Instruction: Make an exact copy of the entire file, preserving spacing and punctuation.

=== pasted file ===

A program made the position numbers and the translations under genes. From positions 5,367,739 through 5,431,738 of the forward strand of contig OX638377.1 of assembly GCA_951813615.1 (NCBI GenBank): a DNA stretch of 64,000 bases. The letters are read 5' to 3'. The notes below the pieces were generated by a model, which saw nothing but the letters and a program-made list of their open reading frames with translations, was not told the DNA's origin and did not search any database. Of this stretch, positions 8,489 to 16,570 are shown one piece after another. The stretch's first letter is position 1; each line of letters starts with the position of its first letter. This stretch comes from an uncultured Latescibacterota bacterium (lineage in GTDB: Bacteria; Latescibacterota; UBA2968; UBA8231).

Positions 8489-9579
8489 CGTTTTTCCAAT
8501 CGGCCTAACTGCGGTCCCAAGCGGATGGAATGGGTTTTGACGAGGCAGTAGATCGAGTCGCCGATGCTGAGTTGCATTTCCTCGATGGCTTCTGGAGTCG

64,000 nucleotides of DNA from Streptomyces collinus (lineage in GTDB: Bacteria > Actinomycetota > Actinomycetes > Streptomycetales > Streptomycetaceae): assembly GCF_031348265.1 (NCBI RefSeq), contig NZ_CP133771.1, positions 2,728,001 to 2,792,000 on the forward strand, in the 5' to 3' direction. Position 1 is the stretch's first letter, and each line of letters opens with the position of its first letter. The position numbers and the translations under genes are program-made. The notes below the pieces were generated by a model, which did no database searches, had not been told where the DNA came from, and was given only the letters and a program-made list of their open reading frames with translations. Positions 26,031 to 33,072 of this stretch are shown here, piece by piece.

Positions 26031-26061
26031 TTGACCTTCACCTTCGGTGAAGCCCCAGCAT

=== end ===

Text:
A program made the position numbers and the translations under genes. From positions 5,367,739 through 5,431,738 of the forward strand of contig OX638377.1 of assembly GCA_951813615.1 (NCBI GenBank): a DNA stretch of 64,000 bases. The letters are read 5' to 3'. The notes below the pieces were generated by a model, which saw nothing but the letters and a program-made list of their open reading frames with translations, was not told the DNA's origin and did not search any database. Of this stretch, positions 8,489 to 16,570 are shown one piece after another. The stretch's first letter is position 1; each line of letters starts with the position of its first letter. This stretch comes from an uncultured Latescibacterota bacterium (lineage in GTDB: Bacteria; Latescibacterota; UBA2968; UBA8231).

Positions 8489-9579
8489 CGTTTTTCCAAT
8501 CGGCCTAACTGCGGTCCCAAGCGGATGGAATGGGTTTTGACGAGGCAGTAGATCGAGTCGCCGATGCTGAGTTGCATTTCCTCGATGGCTTCTGGAGTCG

64,000 nucleotides of DNA from Streptomyces collinus (lineage in GTDB: Bacteria > Actinomycetota > Actinomycetes > Streptomycetales > Streptomycetaceae): assembly GCF_031348265.1 (NCBI RefSeq), contig NZ_CP133771.1, positions 2,728,001 to 2,792,000 on the forward strand, in the 5' to 3' direction. Position 1 is the stretch's first letter, and each line of letters opens with the position of its first letter. The position numbers and the translations under genes are program-made. The notes below the pieces were generated by a model, which did no database searches, had not been told where the DNA came from, and was given only the letters and a program-made list of their open reading frames with translations. Positions 26,031 to 33,072 of this stretch are shown here, piece by piece.

Positions 26031-26061
26031 TTGACCTTCACCTTCGGTGAAGCCCCAGCAT